Netflix's The I-Land Season 1 Review

Netflix's Another Lost

by Casimir Harlow

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Netflix's answer to Lost feels more like it was made by the people behind their terrible Another Life series, starring the cast rejects from that show too.

Although Lost's final resolution proved almost as controversial as the ending to Game of Thrones, there's no denying that it was - for the most part - compelling event TV, back in the day when shows like this and 24 were breaking the mould by telling season-long arcs rather than merely mystery-of-the-week episodes. The idea of Netflix bringing us their own variation on Lost doesn't feel immediately surprising, and much like Another Life 'borrowed' from countless other better sci-fi stories across its first season, The I-Land pools loose ideas from other 'strangers dropped into a mysterious puzzle' tales, expanding Lost's premise at half-speed to hint at themes of manipulation and oversight in the vein of Cube or The Maze Runner, and maybe even Westworld.

A bunch of seemingly complete strangers wake up scattered around a deserted island, with little memory of themselves let alone each other - and their names stitched on their clothes. As they try to do the basics - find water, food and start a fire - it's not long before tempers rise and factions emerge. Figuring there's some kind of mathematical reason for why they were placed equal distances apart on the island, and finding clues and warnings along the way, they soon realise that there's something nefarious at play here.

The I-Land is almost remarkable just for managing to combine a trifecta of terrible dialogue, terrible acting and a terrible premise

The I-Land is almost remarkable just for managing to combine a trifecta of terrible dialogue, terrible acting and a terrible premise, which falls off a cliff when you get to the end of the second episode and realise that nothing has happened. It tosses around attempted rape as a baton for the #MeToo movement, but forces such utterly contrived situations and unnatural responses that you can't help but be pulled right out of the story.

It's a 7-part Limited Series, and there's no way it should be taking its time making you sit through two whole episodes of nothingness before at least dipping into the mystery behind the curtain. Sure, come episode three, answers-of-sort are given, and the whole thing makes a seismic shift towards sci-fi, but the build-up was slow. Too slow.
The I-Land
Natalie Martinez (Death Race) leads the cast, playing a tough and resourceful protagonist but is just as constrained as the others by an appalling script. She tries to remain committed, and on-point, but her post-attempted-rape actions nearly derail even that effort. The show is infinitely better when we reach a point where she remains almost the sole focus, but two episodes of Love Island gone wrong will probably ensure that the majority of viewers have jumped off by that point.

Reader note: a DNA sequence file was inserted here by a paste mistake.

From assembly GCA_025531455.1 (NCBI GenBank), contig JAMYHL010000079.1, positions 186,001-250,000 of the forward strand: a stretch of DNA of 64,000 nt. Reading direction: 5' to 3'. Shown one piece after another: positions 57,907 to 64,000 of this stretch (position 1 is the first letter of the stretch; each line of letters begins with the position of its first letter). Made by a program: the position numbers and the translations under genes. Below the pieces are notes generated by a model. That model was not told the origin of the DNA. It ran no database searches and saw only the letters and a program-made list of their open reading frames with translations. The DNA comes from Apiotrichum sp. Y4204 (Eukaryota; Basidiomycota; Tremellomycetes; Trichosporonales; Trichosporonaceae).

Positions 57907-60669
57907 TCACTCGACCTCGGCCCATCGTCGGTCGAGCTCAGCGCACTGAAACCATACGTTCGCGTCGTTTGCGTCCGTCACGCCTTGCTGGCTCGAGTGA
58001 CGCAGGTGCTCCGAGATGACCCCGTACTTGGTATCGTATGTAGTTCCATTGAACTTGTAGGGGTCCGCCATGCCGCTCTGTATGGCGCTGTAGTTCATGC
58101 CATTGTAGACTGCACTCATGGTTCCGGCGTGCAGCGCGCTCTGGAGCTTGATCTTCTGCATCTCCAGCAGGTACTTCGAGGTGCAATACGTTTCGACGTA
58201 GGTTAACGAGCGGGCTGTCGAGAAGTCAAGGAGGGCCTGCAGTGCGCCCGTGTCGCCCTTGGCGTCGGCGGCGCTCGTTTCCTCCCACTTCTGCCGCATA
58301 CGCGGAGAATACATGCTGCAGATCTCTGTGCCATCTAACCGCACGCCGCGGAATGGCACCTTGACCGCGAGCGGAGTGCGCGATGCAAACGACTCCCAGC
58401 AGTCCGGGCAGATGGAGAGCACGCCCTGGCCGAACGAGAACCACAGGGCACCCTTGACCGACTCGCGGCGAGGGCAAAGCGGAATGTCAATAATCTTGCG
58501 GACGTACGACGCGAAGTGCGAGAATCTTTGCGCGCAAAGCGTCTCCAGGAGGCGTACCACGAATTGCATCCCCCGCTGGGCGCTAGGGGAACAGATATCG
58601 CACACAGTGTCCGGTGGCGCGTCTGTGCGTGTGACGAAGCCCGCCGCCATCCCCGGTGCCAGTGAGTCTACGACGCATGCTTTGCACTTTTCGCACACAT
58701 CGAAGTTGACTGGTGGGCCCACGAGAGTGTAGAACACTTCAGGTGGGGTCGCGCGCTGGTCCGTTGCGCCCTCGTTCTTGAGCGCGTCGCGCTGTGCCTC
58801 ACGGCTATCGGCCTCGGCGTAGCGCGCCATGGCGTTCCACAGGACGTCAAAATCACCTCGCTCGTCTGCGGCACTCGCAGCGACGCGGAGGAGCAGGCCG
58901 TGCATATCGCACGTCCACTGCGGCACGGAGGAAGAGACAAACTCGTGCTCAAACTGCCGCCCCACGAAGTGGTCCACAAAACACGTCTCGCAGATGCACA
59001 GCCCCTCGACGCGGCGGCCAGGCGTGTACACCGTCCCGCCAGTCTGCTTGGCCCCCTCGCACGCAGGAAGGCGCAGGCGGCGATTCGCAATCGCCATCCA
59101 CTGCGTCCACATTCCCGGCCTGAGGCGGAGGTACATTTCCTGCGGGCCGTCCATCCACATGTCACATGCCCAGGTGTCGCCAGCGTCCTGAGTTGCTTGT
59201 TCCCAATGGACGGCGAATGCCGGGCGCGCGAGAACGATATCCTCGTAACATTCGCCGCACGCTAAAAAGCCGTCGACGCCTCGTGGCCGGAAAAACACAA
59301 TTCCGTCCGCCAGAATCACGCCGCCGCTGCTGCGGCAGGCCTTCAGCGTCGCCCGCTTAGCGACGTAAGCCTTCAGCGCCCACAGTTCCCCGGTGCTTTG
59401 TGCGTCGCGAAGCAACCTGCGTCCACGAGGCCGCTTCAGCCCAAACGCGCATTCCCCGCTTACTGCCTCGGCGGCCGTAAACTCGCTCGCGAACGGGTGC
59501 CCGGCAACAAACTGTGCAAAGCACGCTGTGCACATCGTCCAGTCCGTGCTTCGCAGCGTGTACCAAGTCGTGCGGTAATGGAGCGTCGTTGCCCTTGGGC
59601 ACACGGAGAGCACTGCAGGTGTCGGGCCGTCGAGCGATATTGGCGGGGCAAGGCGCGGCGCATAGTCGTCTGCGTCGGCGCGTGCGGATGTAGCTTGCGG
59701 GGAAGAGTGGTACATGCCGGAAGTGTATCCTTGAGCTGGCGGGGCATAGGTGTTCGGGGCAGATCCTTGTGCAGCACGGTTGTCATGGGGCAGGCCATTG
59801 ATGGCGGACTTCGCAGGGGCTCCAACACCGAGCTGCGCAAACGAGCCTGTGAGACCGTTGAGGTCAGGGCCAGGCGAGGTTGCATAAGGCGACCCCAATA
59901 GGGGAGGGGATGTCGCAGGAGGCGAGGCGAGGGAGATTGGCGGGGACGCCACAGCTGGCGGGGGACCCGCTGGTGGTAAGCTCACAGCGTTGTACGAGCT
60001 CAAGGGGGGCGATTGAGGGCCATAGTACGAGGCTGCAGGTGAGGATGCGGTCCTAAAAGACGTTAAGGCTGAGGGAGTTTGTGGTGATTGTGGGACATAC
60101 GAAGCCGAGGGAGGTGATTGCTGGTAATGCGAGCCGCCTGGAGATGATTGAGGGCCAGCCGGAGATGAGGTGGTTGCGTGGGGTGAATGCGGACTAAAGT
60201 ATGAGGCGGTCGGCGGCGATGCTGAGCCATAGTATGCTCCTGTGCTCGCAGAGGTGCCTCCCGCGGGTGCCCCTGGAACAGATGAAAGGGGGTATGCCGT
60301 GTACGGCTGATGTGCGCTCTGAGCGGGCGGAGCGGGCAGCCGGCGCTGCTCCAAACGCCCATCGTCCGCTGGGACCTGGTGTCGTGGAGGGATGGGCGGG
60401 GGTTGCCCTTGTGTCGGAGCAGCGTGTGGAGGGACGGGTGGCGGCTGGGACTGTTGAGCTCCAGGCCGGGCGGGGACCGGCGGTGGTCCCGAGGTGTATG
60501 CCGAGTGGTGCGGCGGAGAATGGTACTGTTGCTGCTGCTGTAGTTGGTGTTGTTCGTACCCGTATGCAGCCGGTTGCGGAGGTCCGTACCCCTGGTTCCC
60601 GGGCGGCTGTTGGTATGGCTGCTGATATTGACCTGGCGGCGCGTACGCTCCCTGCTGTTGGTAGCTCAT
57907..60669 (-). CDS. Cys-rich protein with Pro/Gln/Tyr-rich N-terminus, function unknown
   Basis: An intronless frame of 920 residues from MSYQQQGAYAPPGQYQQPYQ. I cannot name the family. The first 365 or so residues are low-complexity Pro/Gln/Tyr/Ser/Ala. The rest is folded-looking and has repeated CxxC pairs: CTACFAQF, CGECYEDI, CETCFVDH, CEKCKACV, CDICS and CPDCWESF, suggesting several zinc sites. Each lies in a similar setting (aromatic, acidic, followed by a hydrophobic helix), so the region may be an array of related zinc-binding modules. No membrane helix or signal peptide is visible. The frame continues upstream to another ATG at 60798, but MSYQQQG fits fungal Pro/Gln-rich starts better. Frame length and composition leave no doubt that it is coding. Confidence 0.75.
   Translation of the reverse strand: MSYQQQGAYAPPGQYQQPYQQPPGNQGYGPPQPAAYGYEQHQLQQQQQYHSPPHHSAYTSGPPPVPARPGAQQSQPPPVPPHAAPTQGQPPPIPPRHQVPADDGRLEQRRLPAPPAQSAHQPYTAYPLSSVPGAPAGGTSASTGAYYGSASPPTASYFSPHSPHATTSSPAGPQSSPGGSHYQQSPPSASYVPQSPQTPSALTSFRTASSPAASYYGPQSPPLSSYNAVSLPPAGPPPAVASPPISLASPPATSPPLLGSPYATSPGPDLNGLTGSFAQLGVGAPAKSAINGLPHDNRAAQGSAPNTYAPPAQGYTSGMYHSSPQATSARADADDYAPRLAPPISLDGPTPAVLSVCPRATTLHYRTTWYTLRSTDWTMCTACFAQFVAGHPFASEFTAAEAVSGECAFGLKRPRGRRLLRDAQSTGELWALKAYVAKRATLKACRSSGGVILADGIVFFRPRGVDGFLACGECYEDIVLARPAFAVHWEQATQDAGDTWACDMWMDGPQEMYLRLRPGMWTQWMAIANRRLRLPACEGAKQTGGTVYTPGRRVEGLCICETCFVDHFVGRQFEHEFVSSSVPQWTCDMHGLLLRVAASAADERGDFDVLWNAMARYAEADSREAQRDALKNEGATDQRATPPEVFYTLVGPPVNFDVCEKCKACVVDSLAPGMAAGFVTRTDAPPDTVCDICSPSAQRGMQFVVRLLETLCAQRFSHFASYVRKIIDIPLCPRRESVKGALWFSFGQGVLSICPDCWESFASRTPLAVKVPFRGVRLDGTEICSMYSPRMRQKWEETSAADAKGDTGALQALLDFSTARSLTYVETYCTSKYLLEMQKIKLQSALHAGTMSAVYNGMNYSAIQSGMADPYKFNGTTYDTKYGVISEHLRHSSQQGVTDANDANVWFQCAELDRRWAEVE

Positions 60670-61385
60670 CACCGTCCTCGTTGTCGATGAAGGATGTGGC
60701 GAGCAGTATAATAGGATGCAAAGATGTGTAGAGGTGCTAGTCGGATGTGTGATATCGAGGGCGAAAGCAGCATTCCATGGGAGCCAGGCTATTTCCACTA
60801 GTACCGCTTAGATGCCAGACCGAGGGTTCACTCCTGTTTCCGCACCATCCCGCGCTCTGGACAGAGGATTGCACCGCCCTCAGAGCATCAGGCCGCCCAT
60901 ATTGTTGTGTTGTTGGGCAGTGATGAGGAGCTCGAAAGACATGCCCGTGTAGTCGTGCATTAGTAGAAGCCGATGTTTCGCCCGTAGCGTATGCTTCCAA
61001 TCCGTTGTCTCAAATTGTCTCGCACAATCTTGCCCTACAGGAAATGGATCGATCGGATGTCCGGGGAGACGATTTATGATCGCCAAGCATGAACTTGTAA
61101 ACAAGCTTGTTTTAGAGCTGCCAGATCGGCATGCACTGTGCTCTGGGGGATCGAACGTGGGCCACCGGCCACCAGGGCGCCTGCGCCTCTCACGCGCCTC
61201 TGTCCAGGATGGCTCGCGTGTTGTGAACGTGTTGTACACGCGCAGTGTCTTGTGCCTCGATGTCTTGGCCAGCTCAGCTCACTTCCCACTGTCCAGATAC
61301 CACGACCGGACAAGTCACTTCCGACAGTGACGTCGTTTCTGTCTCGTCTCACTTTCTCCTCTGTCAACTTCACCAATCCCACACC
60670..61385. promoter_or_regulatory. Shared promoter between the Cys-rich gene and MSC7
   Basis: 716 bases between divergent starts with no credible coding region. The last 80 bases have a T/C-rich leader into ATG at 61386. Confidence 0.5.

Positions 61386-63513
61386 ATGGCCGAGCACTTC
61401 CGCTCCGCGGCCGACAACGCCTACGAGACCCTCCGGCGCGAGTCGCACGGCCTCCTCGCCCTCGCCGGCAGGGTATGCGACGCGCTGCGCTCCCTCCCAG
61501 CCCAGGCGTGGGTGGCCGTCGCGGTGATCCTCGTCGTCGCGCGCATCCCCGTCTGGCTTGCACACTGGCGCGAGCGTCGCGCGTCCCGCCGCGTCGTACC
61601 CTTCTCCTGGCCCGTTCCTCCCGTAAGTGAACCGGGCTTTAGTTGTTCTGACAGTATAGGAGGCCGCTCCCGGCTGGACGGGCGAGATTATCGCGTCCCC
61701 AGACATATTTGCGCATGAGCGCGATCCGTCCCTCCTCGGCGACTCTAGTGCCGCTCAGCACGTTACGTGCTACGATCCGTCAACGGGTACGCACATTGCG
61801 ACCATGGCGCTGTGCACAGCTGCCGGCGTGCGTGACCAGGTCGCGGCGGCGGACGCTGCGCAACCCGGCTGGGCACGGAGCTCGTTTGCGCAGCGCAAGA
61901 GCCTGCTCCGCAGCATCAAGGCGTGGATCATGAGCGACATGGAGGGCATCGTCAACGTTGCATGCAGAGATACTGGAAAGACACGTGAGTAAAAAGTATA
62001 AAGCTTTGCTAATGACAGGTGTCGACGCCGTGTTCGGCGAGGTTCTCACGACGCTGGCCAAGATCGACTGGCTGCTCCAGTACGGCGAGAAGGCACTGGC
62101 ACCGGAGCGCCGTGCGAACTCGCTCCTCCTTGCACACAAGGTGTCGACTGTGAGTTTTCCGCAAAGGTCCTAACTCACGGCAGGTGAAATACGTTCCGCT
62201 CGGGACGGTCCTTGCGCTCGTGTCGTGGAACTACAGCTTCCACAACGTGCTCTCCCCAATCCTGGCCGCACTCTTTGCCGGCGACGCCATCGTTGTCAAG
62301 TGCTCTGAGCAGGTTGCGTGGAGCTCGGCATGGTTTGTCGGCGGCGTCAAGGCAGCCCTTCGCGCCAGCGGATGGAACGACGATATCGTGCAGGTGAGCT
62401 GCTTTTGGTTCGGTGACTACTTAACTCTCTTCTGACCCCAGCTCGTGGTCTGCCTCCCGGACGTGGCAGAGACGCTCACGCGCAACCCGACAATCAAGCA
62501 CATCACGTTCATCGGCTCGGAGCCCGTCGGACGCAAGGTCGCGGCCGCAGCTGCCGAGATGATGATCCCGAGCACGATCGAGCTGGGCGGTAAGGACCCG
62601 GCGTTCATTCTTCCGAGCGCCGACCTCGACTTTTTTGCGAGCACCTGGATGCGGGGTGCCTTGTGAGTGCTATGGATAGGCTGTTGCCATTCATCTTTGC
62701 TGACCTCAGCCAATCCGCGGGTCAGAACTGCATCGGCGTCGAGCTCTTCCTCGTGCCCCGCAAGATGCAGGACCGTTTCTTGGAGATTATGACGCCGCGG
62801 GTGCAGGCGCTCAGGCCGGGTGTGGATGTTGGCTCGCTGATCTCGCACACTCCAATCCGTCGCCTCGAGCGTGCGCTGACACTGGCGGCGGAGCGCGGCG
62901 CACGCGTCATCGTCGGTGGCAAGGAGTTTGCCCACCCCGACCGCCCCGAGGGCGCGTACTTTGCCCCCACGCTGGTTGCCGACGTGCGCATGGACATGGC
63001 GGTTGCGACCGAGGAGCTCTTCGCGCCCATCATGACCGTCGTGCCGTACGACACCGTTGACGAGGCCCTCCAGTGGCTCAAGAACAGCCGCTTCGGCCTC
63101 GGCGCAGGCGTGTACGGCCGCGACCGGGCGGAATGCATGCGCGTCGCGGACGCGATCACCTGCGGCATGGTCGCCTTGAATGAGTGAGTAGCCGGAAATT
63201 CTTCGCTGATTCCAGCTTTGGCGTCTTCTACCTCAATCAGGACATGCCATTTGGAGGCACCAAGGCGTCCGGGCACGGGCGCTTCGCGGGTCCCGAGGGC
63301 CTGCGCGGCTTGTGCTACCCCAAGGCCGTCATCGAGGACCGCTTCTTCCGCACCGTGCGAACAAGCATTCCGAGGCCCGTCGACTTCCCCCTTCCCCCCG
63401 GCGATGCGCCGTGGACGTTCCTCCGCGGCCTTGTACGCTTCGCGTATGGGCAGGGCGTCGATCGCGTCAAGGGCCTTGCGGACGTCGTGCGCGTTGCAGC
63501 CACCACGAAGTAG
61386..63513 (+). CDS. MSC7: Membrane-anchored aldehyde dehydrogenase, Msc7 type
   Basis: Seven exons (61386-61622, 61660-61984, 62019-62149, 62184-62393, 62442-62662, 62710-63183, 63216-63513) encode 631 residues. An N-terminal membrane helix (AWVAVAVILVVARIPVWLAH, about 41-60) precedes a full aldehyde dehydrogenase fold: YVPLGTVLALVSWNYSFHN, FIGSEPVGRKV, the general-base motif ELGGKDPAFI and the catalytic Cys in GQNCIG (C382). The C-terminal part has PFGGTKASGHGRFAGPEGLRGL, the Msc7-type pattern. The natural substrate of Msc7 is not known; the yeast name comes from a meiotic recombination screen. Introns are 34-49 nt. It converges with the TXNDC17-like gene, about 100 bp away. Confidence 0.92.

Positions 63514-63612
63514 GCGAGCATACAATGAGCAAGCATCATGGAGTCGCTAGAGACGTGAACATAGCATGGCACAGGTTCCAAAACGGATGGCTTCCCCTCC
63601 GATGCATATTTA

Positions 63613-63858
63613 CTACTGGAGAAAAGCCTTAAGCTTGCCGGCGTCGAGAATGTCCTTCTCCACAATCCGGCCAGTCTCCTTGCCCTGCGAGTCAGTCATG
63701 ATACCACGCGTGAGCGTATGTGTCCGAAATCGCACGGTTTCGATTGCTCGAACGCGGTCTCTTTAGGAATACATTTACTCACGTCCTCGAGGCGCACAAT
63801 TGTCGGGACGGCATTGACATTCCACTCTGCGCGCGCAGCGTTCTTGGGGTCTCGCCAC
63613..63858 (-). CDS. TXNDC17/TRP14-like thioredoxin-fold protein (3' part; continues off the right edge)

The other islanders include Kate Bosworth (Superman Return's Lois Lane) whose abrasive antagonist is just painful to watch (sure, come episode 4 or 5 you might get some glimpse as to the reasons, but who cares by that point?) and Alex Pettyfer's would-be rapist, whilst latter-stage appearances from more familiar faces like Bruce McGill (Last Boy Scout, Exit Wounds) and Maria Conchita Alonso (Predator 2, The Running Man) attempt to salvage this mess. The cast mostly feel like Another Life rejects though, ridiculously prettified and woefully idiotic souls (again, perhaps you can sense an explanation coming, although there was no such luck with Another Life, but it's a thin excuse for basically casting a bunch of box-ticking twenty-somethings who would look good half-naked on an island, but can't act if it would literally save their lives).

Watch it whilst cooking, working on your laptop, and doing about five other things - in other words, give it the attention it deserves

Perhaps a 5 episode run, editing the first two episodes into one, skipping some of the random 'chats' in the third episode combining that with the fourth to get right back on the road, may have helped at least keep viewers invested, but this is really very banal programming. Even Another Life at least had some galaxy-hopping sci-fi allure about it even if it was utterly derivative and almost as painful to watch. If Netflix's new mantra is to start to prize quality over quantity, then this is definitely one that slipped under the radar.

Watch it whilst cooking, working on your laptop, and doing about five other things - in other words, give it the attention it deserves - and maybe you'll find it just about tolerable as elevator music, but this one does not come recommended. And to make matters worse, the Dolby Vision enhancement might be great but the supposed Dolby Atmos soundtrack - and in fact all the audio options - are horribly flawed by an abundance of what appears to be either ADR, or bad background effects, with the perpetual sound of crashing waves interfering with the quality of the dialogue. That's kind of a problem with a show set on an island... Not that you'll care, with any luck you won't be listening to anything they are saying.

Scores

Verdict

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4
4
AVForumsSCORE
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